After nearly 10 years of discussion, Sandy Springs is set to vote on a contract for a final design to repair the “high-hazard” Lake Forrest Dam at a Sept. 17 City Council meeting.

The contract recommended by city staff is to be awarded to Schnabel Engineering for $756,800.

Two alternatives have been proposed by the engineering firm: concrete box culverts, which would construct tunnels to carry the stream under Lake Forrest Drive, and a concrete channel with a bridge. The cities of Atlanta and Sandy Springs, which are jointly working on the repair, chose the culvert option.

“At this time…the cities have requested that Schnabel proceed with design services for the concrete box culvert option and to eliminate any consideration of a bridge over the spillway,” a city document says.

The alternative would require Lake Forrest to be closed for construction, as the dam runs directly beneath it, but the timeline of the closure is unknown.

The state Safe Dams Program has ordered repairs of the dam because it is on the state’s list of “high-hazard” dams, meaning that if it failed in a worst-case scenario, the flood would likely kill people downstream.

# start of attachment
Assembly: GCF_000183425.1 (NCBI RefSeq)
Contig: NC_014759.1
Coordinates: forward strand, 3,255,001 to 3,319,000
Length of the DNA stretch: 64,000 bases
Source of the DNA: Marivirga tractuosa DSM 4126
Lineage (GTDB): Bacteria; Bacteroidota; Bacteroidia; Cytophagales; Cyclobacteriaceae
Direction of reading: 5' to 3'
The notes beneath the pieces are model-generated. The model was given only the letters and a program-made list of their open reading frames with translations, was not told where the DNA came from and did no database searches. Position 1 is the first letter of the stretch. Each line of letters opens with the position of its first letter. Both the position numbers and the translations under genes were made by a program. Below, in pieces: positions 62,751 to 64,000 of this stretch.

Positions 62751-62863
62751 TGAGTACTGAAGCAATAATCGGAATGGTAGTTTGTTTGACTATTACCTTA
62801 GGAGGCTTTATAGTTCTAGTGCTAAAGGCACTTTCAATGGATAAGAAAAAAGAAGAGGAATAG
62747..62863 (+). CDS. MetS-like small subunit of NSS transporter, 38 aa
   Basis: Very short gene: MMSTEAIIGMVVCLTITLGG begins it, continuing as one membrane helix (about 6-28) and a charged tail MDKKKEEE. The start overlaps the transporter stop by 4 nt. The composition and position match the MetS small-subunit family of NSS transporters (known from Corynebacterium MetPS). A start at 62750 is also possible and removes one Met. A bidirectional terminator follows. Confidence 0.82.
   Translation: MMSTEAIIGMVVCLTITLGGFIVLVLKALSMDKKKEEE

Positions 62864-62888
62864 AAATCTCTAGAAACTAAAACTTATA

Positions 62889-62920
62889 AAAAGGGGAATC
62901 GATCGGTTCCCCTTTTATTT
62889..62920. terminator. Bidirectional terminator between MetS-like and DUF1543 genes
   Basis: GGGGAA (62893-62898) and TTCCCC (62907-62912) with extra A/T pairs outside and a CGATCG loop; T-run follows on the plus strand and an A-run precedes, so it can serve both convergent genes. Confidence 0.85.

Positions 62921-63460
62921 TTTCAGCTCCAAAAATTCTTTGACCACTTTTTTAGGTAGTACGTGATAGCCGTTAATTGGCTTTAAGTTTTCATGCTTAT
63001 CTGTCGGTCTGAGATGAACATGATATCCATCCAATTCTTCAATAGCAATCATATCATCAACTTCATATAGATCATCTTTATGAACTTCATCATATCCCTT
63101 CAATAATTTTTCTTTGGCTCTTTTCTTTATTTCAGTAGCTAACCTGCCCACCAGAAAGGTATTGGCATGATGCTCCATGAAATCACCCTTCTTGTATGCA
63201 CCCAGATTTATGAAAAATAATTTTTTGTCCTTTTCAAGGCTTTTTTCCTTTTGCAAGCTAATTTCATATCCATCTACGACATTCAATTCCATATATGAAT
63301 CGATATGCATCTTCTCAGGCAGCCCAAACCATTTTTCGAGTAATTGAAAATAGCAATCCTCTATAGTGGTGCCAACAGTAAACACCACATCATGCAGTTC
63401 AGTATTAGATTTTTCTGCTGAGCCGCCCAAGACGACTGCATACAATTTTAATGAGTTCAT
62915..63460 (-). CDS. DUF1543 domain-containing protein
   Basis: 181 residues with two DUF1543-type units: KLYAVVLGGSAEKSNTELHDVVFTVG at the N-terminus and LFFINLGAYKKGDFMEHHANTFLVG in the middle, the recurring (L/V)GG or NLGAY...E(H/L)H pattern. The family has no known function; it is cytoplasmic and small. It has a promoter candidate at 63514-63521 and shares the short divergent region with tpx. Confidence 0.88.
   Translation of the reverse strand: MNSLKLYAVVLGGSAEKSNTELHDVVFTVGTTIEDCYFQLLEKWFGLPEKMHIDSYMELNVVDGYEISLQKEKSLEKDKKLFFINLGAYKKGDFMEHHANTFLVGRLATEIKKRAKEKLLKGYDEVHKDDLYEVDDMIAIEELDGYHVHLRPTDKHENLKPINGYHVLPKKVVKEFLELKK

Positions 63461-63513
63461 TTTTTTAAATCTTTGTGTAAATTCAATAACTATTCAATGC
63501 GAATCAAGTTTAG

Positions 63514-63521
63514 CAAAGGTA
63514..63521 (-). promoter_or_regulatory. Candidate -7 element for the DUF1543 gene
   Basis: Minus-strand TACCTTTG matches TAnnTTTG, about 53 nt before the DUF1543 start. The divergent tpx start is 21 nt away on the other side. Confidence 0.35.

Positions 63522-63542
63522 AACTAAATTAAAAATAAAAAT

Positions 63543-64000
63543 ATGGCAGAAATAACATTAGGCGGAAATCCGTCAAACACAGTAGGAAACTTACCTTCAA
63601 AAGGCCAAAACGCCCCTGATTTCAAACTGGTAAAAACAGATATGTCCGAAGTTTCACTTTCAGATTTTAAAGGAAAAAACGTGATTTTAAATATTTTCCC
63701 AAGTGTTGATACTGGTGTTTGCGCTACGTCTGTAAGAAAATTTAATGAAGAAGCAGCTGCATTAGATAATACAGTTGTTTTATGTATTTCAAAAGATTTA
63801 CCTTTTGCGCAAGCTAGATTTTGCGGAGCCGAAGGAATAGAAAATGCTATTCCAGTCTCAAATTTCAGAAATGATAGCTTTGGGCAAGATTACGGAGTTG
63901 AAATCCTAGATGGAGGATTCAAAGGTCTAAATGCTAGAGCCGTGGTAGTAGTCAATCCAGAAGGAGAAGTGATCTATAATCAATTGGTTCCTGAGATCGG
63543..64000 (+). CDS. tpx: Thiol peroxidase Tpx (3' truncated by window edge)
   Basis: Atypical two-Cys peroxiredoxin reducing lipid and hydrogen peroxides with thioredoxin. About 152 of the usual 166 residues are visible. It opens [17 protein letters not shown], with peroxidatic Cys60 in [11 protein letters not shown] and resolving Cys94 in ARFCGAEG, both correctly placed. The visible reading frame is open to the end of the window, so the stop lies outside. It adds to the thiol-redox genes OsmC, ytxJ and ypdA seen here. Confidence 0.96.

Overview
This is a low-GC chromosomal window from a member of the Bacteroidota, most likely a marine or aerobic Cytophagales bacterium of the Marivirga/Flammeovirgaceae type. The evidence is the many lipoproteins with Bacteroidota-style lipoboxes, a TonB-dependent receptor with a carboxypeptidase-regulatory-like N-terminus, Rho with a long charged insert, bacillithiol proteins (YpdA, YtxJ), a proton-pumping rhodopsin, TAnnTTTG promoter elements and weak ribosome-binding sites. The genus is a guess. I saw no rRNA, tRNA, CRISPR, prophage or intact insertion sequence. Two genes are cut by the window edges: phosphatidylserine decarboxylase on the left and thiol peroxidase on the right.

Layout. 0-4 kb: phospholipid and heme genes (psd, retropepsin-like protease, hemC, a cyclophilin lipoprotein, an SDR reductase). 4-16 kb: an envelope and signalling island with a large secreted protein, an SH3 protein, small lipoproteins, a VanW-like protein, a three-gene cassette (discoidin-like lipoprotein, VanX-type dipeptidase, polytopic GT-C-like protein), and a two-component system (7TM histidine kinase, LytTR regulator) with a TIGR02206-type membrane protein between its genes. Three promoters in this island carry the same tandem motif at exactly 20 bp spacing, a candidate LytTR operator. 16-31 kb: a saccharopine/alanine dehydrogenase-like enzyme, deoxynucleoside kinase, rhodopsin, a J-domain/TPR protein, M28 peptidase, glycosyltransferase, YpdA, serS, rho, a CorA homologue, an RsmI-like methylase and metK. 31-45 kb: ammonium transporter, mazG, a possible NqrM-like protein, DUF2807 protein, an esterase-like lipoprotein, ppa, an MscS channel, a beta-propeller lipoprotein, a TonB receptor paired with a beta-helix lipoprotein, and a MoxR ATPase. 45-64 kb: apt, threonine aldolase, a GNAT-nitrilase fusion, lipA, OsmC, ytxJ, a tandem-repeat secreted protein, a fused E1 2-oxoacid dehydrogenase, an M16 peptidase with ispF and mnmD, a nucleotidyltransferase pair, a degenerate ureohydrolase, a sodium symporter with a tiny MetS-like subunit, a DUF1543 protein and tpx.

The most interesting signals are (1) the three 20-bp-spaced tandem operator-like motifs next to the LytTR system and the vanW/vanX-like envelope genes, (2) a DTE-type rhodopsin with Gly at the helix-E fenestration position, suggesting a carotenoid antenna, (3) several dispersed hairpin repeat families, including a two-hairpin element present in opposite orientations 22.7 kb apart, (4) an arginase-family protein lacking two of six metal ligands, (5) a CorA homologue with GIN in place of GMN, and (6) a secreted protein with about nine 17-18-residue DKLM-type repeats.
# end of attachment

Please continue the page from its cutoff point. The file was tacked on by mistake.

The repair has been a slow process because of complex ownership issues involving both Atlanta and Sandy Springs governments, as well as the private Three Lakes Corporation, a homeowners association that uses the pond behind the dam.

The two cities have agreed to split the cost of the project because the dam rests on the cities’ border, but it is still unclear what financial role Three Lakes will take in the project, if any.

To read the Emergency Action Plan for the dam filed with the state, click here.

The Reporter Newspapers has published a series of articles about “high-hazard” dams in our communities. Previous installments have looked at the location and condition of the 11 local “high-hazard” dams; the cost of maintaining these dams and the long process of repairing them; concerns about the lack of emergency plans in case of a dam failure and an overview of recently filed plans; and how the state inspects the structures.

Hannah Greco

Hannah Greco is writer and media communications specialist based in Atlanta.